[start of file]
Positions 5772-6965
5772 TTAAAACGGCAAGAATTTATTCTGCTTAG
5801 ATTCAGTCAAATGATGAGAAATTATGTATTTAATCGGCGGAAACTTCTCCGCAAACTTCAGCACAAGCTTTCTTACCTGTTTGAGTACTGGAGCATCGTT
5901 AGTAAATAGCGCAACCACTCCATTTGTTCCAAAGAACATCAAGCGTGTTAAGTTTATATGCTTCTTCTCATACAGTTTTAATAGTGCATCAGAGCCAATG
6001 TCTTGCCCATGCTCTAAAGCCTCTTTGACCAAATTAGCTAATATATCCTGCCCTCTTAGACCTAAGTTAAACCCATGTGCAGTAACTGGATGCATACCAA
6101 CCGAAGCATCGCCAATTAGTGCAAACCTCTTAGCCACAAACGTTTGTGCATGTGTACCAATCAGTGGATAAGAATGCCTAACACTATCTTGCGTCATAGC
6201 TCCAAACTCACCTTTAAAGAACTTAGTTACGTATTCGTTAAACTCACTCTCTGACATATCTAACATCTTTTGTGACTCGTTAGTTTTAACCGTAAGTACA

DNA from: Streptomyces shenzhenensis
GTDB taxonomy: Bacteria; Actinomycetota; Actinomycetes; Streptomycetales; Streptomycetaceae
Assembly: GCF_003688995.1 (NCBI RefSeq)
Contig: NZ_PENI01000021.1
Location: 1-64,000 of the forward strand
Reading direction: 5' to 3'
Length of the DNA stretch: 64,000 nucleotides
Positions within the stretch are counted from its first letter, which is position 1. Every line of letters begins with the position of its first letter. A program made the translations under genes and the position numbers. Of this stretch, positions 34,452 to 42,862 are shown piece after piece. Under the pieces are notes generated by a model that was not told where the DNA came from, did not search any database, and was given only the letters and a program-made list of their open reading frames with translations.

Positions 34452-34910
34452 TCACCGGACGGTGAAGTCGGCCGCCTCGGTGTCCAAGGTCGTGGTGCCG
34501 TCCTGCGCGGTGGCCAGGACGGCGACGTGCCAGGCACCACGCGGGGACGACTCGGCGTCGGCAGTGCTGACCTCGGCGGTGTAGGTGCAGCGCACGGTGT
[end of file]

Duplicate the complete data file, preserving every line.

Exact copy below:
Positions 5772-6965
5772 TTAAAACGGCAAGAATTTATTCTGCTTAG
5801 ATTCAGTCAAATGATGAGAAATTATGTATTTAATCGGCGGAAACTTCTCCGCAAACTTCAGCACAAGCTTTCTTACCTGTTTGAGTACTGGAGCATCGTT
5901 AGTAAATAGCGCAACCACTCCATTTGTTCCAAAGAACATCAAGCGTGTTAAGTTTATATGCTTCTTCTCATACAGTTTTAATAGTGCATCAGAGCCAATG
6001 TCTTGCCCATGCTCTAAAGCCTCTTTGACCAAATTAGCTAATATATCCTGCCCTCTTAGACCTAAGTTAAACCCATGTGCAGTAACTGGATGCATACCAA
6101 CCGAAGCATCGCCAATTAGTGCAAACCTCTTAGCCACAAACGTTTGTGCATGTGTACCAATCAGTGGATAAGAATGCCTAACACTATCTTGCGTCATAGC
6201 TCCAAACTCACCTTTAAAGAACTTAGTTACGTATTCGTTAAACTCACTCTCTGACATATCTAACATCTTTTGTGACTCGTTAGTTTTAACCGTAAGTACA

DNA from: Streptomyces shenzhenensis
GTDB taxonomy: Bacteria; Actinomycetota; Actinomycetes; Streptomycetales; Streptomycetaceae
Assembly: GCF_003688995.1 (NCBI RefSeq)
Contig: NZ_PENI01000021.1
Location: 1-64,000 of the forward strand
Reading direction: 5' to 3'
Length of the DNA stretch: 64,000 nucleotides
Positions within the stretch are counted from its first letter, which is position 1. Every line of letters begins with the position of its first letter. A program made the translations under genes and the position numbers. Of this stretch, positions 34,452 to 42,862 are shown piece after piece. Under the pieces are notes generated by a model that was not told where the DNA came from, did not search any database, and was given only the letters and a program-made list of their open reading frames with translations.

Positions 34452-34910
34452 TCACCGGACGGTGAAGTCGGCCGCCTCGGTGTCCAAGGTCGTGGTGCCG
34501 TCCTGCGCGGTGGCCAGGACGGCGACGTGCCAGGCACCACGCGGGGACGACTCGGCGTCGGCAGTGCTGACCTCGGCGGTGTAGGTGCAGCGCACGGTGT